I had expected the worst and was not disappointed.

My surgery 10 days ago to remove a cyst in my jaw was successful in all of its gory awfulness.  As I awoke from the anesthesia with ice on my face and drooling blood in a not-so-hip-vampire-way,  a nurse placed my glasses on my nose so I could see my surgeon who smiled down at me and told me how “great” I did.

He turned to Dave who was hovering nearby, “I really beat her up.  She was a champ.”

I wanted to respond telling him “Thank you – I really didn’t do anything except show up”  but at that point my eyes rolled back in my head and the next thing I knew they were kicking me out of the recovery room and we headed for home.  Over the next 48 hours, I went through a complete exorcism, vomiting up the only thing that was in my stomach – blood – and swelling up on one side of my face like a pathetic, rabid killer chipmunk, despite the constant icing and upright position I resigned to taking, even at night. It was as miserable, as I thought it would be.

But then, on Day 3, things began to get better.

As quickly as I was thrown into this narrow tunnel of suffering, I saw a light at the end of it – not back to the happy place I was before the surgery, but to a manageable way station.  The outside swelling decreased dramatically; the pain became addressable with Advil; I could eat some pudding.  I started working again on Wednesday and went to the boys’ track meets, cheering from the sidelines.  As I write today, the inside of my mouth is still completely shredded and I can’t chew yet. But, I am looking forward to getting some Lee-Press-On teeth perhaps later this week. And while I will have to do a repeat of this process in October, it feels good to be on the other side of this hill that I never wanted to climb in the first place.

But, thankfully, I did not climb the hill alone.

A temporary but still scary health issue can be eye opening in many ways.  For me, I was completely floored by the rally cry of my community; one that I knew existed but didn’t truly understand that power of until I needed it.  The level of support I received in the days leading up to and following my surgery left me completely humbled.  I felt as if I was wrapped in layers of caring and concern, with everyone’s roles completely in line and in sync with one another — just super-sized for the occasion.

Dave and Mom moved in as close as I let them – which was pretty darn close.  Between my tears, nausea and bleeding Dave was privy to more of my bodily fluids than it is reasonable to ask any partner to bear. It was Fear Factor: Matrimony on Friday night and he emerged completely victorious.   The man was a rock and left my side only when Mom was around or when he was certain that the cowbell system he had rigged in our bedroom was working.  And Mom was there at the hospital and in the days that followed, with no agenda than just to be, as I was not very good company but still desperately wanted her nearby.  Together, they were both incredibly annoying as they tagged teamed me on drinking fluids – but they are like that, and I needed it.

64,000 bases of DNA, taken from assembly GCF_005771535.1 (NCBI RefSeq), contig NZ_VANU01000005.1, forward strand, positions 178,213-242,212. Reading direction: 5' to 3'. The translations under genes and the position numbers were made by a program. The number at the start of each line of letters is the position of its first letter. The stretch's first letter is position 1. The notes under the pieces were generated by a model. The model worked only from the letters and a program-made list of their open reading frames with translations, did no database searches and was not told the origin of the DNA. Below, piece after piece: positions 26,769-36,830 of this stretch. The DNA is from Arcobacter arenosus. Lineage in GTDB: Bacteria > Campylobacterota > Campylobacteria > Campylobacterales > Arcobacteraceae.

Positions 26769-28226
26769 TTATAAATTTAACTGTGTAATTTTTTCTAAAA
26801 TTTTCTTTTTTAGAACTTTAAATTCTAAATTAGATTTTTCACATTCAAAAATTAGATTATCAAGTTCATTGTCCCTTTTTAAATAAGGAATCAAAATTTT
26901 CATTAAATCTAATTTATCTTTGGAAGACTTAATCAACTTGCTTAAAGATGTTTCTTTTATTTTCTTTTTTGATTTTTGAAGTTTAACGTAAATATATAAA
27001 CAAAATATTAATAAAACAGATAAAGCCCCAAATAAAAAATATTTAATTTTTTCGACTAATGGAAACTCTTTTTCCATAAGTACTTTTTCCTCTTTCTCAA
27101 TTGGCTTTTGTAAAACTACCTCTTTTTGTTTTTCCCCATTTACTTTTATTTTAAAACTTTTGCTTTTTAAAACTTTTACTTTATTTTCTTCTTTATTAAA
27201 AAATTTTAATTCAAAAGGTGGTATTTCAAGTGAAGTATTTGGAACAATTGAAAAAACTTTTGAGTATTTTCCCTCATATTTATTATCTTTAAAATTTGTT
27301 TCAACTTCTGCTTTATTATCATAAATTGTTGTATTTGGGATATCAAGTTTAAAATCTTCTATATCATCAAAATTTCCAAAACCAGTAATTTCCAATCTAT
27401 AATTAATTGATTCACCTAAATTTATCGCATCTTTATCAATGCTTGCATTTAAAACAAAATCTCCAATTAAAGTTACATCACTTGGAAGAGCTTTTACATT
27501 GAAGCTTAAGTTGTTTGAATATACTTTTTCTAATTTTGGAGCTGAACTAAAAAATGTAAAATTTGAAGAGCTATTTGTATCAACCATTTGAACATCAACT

My closest friends brought food and flowers.  Mo cooked up some nice mushy food; Lisa and Sue came for lunch and made me laugh even though it hurt; Alison sent me a new robe which made me feel less like the killer chipmunk creature staring back at me in the mirror.

My Dad, brother and sister stayed in close touch, knowing that a visit wasn’t necessary, but knowing they were there if I needed them was.  My in-laws were ready to come and baby sit me at a moment’s notice.

My synagogue community offered us a tremendous amount of support.  I shouldn’t be surprised by this – that is what we do.  But having never been on the receiving end of misheberach, I was incredibly touched by their concern and monitoring.  Sometimes its less about God and more about doing work on his behalf.

Those who weren’t in the immediate area – colleagues from work, out of town friends, my Tribe and relatives – expressed concern, sought updates regularly, sent flowers and well wishes from the moment I arrived home on Friday to Wednesday when I  started to feel better.  As I didn’t tell too many people about the procedure, relying on the blog to get the word out, people are still entering the circle of caring as they are made aware of the ordeal.  Offers of smoothies, soups, and other strained and blended delicacies continue to come in.

At some point last week, I became embarrassed by the attention, particularly as the swelling subsided and I wasn’t feeling pathetic enough to be worthy of it.   But these efforts by others on my behalf went far beyond soothing my sorry little self in a time of need.  They reminded me of how lucky I am to be surrounded on all sides, in multiple layers, by people who care.  It was a defining and re-affirming experience for me – not about who I am, but rather who others are.   If I chose to have these people in my life, I chose very well indeed.  I owe my healing not just to the miracle of modern medicine, but to those who rose up and made it clear that I mattered.

Thank you everyone  for being there in all the ways that you could.  I expected the best and was not disappointed.

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